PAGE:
Aerial photography of Jefferson County dating from 2000 to 1946 is available for viewing at the University of Louisville Archives & Special Collections following a donation by LOJIC of more than 100 canisters of negatives.
Want an aerial view of Louisville? Technology has rendered this possible with just a click of an app on your phone. But where satellite technology has simplified the process and made it possible for almost anyone, back in the day, things were slightly more complicated.
“During the Civil War era, cameras would be carried in balloons,” said Jane Poole, a GIS Solutions Analyst for the Louisville/Jefferson County Information Consortium (LOJIC), which builds and maintains a Geographic Information System (GIS) for Jefferson County. Poole said photography is needed to ensure precision mapping of the area. As technology advanced, so did the method of photography, with cameras mounted on planes eventually taking over the task, traveling along flight lines to get maximum coverage.
The cameras produced nine- by nine-inch negatives that overlapped so you could “see in stereo,” Poole said. LOJIC has maintained the GIS for Jefferson County since 1986.
When Park Aerial, an aerial survey company, was bought out and closed, LOJIC was contacted about dozens of canisters of negatives in storage. The negatives dated from 1946 to 2000, encompassing much of the growth of Louisville and Jefferson County. Poole said that while the information was valuable, storage would be an issue: the negatives needed to be preserved in a controlled environment, with sufficient space for the size of the rolls. Poole said that presented an issue for LOJIC, which didn’t have the room or the resources for storage. “The negatives needed long-term storage,” Poole said. “Somewhere with more access.”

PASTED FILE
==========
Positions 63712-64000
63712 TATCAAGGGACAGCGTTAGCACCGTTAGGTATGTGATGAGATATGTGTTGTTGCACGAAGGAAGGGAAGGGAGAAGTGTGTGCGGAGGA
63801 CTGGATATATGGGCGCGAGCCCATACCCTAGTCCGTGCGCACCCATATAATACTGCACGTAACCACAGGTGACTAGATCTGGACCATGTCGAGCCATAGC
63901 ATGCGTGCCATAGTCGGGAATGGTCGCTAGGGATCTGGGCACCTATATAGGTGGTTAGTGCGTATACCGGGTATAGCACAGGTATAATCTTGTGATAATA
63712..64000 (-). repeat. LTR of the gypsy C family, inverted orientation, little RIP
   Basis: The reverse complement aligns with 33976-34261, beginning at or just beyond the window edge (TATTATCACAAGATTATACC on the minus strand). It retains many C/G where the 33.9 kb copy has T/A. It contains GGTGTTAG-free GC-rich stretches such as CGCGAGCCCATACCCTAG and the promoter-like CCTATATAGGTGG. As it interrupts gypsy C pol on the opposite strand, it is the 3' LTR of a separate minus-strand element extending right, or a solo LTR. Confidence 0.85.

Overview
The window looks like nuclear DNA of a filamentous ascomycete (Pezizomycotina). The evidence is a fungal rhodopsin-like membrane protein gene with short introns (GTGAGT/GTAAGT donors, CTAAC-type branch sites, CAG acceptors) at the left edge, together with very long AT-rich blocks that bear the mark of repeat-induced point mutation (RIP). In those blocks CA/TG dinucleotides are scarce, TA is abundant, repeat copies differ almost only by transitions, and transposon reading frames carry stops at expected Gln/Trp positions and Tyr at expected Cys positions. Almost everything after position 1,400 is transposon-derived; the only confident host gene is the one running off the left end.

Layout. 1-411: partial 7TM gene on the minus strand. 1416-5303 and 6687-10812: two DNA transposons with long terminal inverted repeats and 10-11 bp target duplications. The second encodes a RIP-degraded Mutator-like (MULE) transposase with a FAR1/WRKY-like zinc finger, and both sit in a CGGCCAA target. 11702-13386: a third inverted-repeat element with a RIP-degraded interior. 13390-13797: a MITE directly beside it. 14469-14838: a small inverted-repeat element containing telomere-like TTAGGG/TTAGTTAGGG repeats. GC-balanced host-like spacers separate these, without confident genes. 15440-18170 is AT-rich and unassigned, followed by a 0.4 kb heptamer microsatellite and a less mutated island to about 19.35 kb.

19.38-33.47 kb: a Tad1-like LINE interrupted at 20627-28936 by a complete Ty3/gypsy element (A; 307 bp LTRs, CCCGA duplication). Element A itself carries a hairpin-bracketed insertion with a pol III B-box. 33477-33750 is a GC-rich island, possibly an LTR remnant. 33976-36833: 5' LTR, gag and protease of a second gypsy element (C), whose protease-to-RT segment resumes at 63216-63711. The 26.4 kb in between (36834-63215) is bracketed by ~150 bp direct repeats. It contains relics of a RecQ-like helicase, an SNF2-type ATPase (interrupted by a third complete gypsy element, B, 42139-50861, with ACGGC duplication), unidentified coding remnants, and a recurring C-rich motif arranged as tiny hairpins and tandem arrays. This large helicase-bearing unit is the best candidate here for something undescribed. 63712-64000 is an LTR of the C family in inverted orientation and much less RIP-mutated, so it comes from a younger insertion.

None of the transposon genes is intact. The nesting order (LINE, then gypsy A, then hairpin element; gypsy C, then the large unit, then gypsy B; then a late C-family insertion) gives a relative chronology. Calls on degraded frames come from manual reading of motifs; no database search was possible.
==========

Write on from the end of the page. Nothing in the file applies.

Enter the University of Louisville Archives & Special Collections. Poole said LOJIC reached out to the university to see if it would be interested in accepting the negatives as a donation for the archives. Elizabeth Reilly, curator of Photographic Archives, said the negatives were a perfect addition for the archives. “This is a rather significant donation, and the material is valuable to researchers,” Reilly said. “It’s a miracle that it still exists.”
Reilly said the 104 canisters of negatives spotlight the changes in Louisville and Jefferson County. “What you really see is the growth of suburbs, and the development of the county as a whole,” she said. The images offer a literal bird’s eye view to decades of change, usually looking down at bare trees since photos were normally taken in March or April before trees leafed out.
Databases have been created for the negatives, but for anyone interested in an aerial view at the county’s history, you will need to physically visit the archives on the university’s campus. Due to expense, the negatives haven’t been digitized and made available on the website yet, and Reilly said it may be a while before that becomes an available option. “But you can come to Archives and pull the negatives, and look at them here,” she said.
This article is from the September 2018 MSD Current News.